Global recognition that ecosystems are key to human resilience in a warming world

David Parastatidis's picture
Submitted by David Parastatidis on November 19, 2018 - 6:03pm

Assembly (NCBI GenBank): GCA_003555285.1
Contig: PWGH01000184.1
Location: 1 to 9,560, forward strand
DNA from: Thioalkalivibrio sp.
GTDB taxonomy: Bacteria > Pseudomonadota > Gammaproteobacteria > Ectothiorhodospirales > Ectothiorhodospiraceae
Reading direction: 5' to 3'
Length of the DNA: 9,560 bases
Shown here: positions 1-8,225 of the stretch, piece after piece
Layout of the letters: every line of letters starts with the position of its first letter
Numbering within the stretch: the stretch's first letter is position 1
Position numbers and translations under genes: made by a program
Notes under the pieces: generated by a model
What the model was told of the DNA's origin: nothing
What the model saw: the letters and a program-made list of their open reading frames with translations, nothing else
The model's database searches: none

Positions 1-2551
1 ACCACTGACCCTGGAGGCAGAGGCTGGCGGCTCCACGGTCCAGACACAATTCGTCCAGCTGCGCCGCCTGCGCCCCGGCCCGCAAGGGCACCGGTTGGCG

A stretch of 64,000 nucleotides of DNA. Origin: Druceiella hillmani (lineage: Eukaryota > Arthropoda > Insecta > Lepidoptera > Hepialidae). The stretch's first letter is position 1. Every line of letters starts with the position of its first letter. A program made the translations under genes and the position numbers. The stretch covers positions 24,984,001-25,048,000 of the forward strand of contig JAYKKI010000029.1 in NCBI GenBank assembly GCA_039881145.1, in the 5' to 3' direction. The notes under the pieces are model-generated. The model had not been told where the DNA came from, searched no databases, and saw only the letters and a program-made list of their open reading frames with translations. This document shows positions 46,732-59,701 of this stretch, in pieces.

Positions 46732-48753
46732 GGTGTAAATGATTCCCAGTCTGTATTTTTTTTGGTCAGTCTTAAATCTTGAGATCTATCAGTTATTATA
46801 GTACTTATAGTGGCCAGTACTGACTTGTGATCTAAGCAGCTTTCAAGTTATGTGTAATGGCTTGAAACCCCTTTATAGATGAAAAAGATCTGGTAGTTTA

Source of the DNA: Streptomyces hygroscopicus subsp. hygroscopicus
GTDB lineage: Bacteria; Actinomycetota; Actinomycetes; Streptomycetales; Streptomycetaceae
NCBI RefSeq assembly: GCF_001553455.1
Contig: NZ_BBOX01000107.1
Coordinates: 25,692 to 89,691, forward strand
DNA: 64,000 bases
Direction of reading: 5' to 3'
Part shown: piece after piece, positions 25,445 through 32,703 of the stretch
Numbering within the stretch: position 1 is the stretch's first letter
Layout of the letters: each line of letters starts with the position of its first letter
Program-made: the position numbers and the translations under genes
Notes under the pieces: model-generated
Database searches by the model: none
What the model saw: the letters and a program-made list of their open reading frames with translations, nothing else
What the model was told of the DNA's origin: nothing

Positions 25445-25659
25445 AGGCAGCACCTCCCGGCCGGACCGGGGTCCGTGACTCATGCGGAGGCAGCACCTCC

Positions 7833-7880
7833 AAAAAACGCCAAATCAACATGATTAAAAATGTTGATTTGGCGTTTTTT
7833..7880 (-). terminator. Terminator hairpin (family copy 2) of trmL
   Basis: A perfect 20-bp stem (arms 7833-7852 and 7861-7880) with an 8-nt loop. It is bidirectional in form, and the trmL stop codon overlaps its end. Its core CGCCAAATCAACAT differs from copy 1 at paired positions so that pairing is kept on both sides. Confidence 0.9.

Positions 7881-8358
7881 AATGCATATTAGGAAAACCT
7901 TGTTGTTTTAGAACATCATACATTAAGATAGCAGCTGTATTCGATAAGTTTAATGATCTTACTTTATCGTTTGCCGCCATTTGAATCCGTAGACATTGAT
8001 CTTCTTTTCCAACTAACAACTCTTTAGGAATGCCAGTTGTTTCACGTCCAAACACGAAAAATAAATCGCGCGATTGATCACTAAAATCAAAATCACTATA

Ecosystems are not merely vulnerable to climate change but, if sustainably restored and protected, are a major source of human resilience. Not only is the science evidence-base for this perspective growing rapidly, but ecosystems are featuring with increasing prominence in global climate change policy. Of 167 climate pledges submitted by the signatories of the Paris Climate Change Agreement (representing 194 nations), 103 include commitments to the restoration, management or protection of natural habitats in their adaptation strategies (of which 70 are aimed at protecting human communities from climate change hazards, i.e. ecosystem-based adaptation). A further 27 describe similar actions in their mitigation plans. In total, 65% of Paris Agreement signatories commit to restoring and/or protecting natural ecosystems. However, commitments rarely translate into robust science-based targets. As the world takes stock of the Agreement in 2018 and climate pledges are revised, we urge the science community to work closely with policy makers to identify meaningful adaptation targets that benefit both people and the ecosystems on which they depend.

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